The Princeton Encyclopedia of Islamic Political Thought is the first reference to Islamic political thought from the birth of Islam to today. Comprehensive, authoritative, and accessible, the Encyclopedia provides much-needed context for understanding contemporary politics in the Islamic world and beyond. In this exclusive excerpt, Melissa Finn, lecturer at Wilfrid Laurier University and expert on political science/international studies, explores revolutions and revolutionary thinking in Islamic history:
Revolution is a transformation of the social, political, economic, or religious structures in a society, carried out, most frequently, by re-volts of the less powerful or disenfranchised against ruling authorities. This transformation can occur in a single locale over a period of days or extend across a wide geographical region over a period of de-cades. Revolutions signal or embody a crisis of the status quo. Revolutions may involve a political crisis for existing regimes of power and authority that cannot respond effectively to challenges from ex-ternal or internal actors or coalitions of actors. Sometimes revolutions are led by intellectuals, elites, military cadres, or members of the middle class, but quite often, revolutions begin at the grassroots level through the discontent of the masses or dispossessed. Revolutions and revolutionary thinking have had a place within Islamic thought since the Prophet Muhammad first overturned the prevailing cultural, political, and religious status quo of the Arabian Peninsula by establishing new institutions of governance, law, and society in Medina in 622. The boundaries of revolution in Islam are defined, first and foremost, by Qur’anic injunctions, regardless of the ideological commitments of the various Muslim revolutionary thinkers. There is a revolutionary quality to the Qur÷an itself: beyond being the direct word of God, the Qur’an offers itself as a witness to itself, as revelation and instruction unlike any other, and as reliable guidance for the purpose of establishing a righteous social and political order under the specific theological, ethical, and human framework of belief in the one God. Muslim revolutionaries throughout history have cited various verses of Islam’s sacred text in order to justify and validate revolution as authentically Islamic and have rejected the admonitions attributed to the Prophet Muhammad regarding the fitna (trial) of rebellion against unjust rulers. According to many of these thinkers, the mission of Qur’anic revelation is to provide a revolutionary ideology, sufficient unto itself, that can transform people and free them from the shackles of unjust cultural and social practices.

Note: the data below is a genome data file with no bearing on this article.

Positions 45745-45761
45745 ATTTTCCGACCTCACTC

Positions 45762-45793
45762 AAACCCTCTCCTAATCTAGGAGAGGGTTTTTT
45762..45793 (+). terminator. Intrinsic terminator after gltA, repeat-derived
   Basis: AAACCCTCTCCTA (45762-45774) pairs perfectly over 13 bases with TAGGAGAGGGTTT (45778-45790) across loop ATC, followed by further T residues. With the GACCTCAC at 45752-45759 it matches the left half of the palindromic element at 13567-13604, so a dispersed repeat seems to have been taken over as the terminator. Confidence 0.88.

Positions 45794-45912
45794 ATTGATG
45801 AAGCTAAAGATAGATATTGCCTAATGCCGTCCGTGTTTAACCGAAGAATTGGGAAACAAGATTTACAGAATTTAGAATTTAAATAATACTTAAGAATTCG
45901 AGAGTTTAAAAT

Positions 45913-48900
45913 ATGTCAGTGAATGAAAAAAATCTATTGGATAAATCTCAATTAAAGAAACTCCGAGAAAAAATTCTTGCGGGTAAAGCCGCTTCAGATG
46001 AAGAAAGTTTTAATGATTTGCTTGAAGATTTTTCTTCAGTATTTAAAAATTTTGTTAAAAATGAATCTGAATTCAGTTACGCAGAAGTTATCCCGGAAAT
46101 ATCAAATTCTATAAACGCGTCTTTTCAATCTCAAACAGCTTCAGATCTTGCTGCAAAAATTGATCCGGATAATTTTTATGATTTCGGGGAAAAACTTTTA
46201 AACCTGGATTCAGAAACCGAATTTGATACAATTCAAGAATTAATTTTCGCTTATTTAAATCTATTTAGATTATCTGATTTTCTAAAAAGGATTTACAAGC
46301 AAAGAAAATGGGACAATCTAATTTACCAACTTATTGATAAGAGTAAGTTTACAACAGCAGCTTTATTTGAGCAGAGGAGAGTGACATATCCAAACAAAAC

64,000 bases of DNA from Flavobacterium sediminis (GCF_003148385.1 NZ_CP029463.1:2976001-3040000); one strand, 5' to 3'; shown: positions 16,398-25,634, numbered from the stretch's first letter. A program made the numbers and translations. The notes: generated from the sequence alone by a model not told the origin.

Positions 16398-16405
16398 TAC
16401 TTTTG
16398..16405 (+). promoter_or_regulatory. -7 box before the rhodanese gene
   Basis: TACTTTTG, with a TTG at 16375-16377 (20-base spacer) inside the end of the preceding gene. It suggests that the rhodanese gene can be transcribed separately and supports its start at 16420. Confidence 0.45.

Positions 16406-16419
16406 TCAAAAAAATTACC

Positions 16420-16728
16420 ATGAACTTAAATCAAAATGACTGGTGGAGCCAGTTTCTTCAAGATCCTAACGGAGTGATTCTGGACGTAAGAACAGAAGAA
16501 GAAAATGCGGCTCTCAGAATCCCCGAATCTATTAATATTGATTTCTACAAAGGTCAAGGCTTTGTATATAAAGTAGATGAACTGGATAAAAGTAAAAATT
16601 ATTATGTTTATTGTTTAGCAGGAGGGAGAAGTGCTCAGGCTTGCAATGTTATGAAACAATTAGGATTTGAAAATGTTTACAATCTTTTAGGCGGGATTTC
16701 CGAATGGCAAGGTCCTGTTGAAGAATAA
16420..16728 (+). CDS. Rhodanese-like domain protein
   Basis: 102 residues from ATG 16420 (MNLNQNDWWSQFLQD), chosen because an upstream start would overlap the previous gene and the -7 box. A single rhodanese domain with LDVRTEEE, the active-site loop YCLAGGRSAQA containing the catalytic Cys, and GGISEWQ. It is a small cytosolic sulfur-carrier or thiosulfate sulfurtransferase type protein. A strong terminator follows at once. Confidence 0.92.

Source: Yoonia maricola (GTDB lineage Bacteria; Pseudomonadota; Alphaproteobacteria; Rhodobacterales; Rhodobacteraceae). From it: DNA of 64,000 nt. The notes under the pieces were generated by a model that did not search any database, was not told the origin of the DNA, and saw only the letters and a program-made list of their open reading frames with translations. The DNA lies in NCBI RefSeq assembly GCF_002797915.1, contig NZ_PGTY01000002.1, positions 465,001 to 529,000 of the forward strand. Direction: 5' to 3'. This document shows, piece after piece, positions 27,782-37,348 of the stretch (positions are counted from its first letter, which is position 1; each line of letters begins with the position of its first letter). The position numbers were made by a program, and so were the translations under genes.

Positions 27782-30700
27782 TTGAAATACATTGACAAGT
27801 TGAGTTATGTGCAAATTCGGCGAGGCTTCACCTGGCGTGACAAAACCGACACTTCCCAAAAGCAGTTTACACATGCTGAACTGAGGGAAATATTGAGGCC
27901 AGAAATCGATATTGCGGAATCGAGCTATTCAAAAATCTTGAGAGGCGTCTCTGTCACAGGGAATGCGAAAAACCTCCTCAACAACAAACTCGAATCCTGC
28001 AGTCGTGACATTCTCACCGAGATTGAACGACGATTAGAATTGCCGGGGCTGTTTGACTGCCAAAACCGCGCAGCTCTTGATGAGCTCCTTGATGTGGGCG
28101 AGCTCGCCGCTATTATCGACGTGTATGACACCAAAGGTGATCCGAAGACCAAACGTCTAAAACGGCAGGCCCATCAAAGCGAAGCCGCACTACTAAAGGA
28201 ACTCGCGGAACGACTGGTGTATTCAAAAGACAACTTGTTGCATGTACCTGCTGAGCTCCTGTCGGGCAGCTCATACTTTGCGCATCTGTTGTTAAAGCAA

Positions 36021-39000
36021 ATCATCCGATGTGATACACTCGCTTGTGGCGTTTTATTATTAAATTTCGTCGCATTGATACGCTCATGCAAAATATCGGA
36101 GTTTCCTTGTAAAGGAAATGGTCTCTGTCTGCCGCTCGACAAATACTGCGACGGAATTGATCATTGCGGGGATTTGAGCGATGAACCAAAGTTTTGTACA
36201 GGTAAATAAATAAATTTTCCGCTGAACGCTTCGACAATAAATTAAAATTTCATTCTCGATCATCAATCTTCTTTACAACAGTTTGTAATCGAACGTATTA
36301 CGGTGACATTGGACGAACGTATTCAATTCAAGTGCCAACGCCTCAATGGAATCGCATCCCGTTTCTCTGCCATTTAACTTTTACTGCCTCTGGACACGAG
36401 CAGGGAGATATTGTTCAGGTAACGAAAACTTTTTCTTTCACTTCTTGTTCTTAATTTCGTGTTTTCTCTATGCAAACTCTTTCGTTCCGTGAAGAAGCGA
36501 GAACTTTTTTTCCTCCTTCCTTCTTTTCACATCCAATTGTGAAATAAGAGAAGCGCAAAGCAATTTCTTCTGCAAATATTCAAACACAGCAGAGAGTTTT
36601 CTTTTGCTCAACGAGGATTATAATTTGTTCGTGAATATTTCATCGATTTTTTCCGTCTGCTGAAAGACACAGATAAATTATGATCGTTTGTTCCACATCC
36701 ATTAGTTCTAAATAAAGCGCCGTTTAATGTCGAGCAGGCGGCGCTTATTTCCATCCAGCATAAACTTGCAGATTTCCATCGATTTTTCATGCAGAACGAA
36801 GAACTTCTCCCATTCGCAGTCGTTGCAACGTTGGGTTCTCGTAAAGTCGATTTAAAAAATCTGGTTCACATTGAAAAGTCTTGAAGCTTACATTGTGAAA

View the rest of the Princeton Encyclopedia of Islamic Political Thought excerpt here: Revolutions